To anyone who understands the role of the productivity of labor in raising real wages, it should be obvious that the unions’ policy of combating the rise in the productivity of labor renders them in fact a leading enemy of the rise in real wages.
Although the ideas behind the attacks on business are often not explicitly labeled as Marxist, that is what they are.
The impending takedown of TikTok sets a dangerous precedent. It marks a serious diminution of the rule of law and a major step-up in the authoritarian use of power by our executive branch.
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Ayn Rand argues that we must pursue self-interest—our rational values—because our lives depend on it.
It is the wealth creation by companies that has helped reduce poverty to its lowest levels in history.
Originally founded for the legitimate purpose of improving working conditions and helping negotiate wages, labor unions have substituted that purpose for entrenching the power of their leaders and the entitlements for their senior members.
The Giving Pledge is immoral because it is based on the idea that those who have legitimately created wealth by trading values with others have not earned it and must “give it back.”
The competitive advantage of the company lies in the minds of its employees.
Instead of enforcing the Constitution and using its authority against the British Columbia government and protesters initiating physical force against Kinder Morgan property and its employees, Trudeau stayed true to what he said prior to the last election: “Governments might grant permits, but only communities can grant permission.”
Banks to stop financing fossil fuel development: Sound investment decisions vs. virtue signaling?
President Trump should focus on getting government out of business by deregulating—and privatizing the United States Postal Service.
The proper, moral role of companies in society is to produce and trade material values
Should Amazon locate its second headquarters in Toronto or elsewhere in Canada, it would be sacrificing profits due to government intervention.
CEO pay caps and minimum wages are immoral because both curtail individual freedom by government force—yet, freedom is the fundamental requirement of human flourishing and prosperity.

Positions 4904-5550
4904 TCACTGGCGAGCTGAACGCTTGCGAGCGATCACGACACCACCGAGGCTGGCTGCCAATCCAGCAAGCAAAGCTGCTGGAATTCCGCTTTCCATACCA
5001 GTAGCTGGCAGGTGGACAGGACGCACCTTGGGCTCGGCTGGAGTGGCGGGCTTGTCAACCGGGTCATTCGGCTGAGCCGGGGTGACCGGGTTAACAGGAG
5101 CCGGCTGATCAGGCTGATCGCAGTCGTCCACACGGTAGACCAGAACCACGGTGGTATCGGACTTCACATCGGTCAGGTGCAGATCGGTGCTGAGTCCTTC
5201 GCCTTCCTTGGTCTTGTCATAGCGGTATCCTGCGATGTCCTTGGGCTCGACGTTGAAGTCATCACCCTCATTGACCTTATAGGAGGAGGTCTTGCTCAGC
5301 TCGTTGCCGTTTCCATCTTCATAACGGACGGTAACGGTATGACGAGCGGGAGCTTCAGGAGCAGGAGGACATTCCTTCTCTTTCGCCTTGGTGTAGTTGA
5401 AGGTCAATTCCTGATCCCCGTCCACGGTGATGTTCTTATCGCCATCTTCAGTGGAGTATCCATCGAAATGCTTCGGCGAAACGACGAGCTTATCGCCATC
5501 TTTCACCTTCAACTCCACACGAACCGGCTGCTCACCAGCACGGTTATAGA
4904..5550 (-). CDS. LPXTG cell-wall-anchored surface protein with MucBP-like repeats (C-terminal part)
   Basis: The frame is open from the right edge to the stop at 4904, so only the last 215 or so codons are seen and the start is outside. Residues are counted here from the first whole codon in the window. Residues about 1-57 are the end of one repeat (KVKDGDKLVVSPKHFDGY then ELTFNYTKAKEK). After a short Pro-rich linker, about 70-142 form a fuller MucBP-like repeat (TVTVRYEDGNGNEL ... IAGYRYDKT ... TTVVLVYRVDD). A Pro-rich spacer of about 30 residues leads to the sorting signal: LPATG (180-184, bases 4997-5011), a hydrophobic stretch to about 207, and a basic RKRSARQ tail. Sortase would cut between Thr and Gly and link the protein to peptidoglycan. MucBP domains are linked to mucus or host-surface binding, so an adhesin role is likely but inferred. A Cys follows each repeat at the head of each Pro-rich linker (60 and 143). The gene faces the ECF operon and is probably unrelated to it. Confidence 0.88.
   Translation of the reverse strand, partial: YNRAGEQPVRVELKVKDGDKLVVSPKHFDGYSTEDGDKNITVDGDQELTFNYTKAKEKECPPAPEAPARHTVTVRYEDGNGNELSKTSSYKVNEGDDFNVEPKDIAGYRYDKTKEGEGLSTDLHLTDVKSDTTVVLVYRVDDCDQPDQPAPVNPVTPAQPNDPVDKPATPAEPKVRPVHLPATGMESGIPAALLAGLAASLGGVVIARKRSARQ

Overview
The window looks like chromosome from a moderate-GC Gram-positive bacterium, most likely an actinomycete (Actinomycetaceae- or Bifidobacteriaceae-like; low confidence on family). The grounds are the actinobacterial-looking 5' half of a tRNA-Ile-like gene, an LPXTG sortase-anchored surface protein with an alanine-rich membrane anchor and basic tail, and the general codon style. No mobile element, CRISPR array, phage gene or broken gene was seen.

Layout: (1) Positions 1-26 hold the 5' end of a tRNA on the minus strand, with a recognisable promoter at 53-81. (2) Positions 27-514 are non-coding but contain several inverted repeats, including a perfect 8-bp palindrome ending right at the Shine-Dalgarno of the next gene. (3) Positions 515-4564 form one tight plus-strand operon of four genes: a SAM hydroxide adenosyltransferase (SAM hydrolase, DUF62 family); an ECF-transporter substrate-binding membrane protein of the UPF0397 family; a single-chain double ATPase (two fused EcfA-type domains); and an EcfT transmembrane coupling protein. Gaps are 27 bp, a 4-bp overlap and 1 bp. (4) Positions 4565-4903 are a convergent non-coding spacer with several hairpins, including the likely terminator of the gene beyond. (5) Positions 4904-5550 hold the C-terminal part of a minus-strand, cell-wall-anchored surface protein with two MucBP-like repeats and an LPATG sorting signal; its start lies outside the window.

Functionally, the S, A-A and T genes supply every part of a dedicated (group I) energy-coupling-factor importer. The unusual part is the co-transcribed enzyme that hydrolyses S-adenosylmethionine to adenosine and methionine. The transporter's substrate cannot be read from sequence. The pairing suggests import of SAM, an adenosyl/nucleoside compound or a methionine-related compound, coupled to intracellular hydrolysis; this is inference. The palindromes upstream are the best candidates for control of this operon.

Those producing and trading goods and services for profit are not taking anything away from others—the producers and traders are creating material values that would not exist without their productivity.
While individuals have a right to organize, they do not have the right to violate other people’s rights, forcing them to join their organization.
Thinking on the job, and in every other aspect of life, is a virtue necessary for human flourishing.
As Ayn Rand explains, the only proper role of government is to protect citizens against the initiation of physical force and fraud, through the police, the armed services, and the courts.
So how to deal with a workplace bully? The only effective way to do so is to apply appropriate moral principles: rationality, integrity and justice.
Thanks to Ayn Rand and the objective moral principles she identified, we can make moral decisions more easily—and achieve our values in the long term.
Should government be an all-knowing, benevolent nanny who tells us how we must live, for our own good?
On July 21, 2011, Wake Forest University Schools of Business Distinguished Professor of Practice John Allison address the Master of Arts in Management Class of 2012. The retired chairman and CEO of BB&T discussed Principled Leadership with the incoming class of business students.
Their pragmatist mindset of “skip the philosophy; just give me the practical tips,” hinders them from becoming better managers.
Not all ethics guide us to achieve happy, fulfilling lives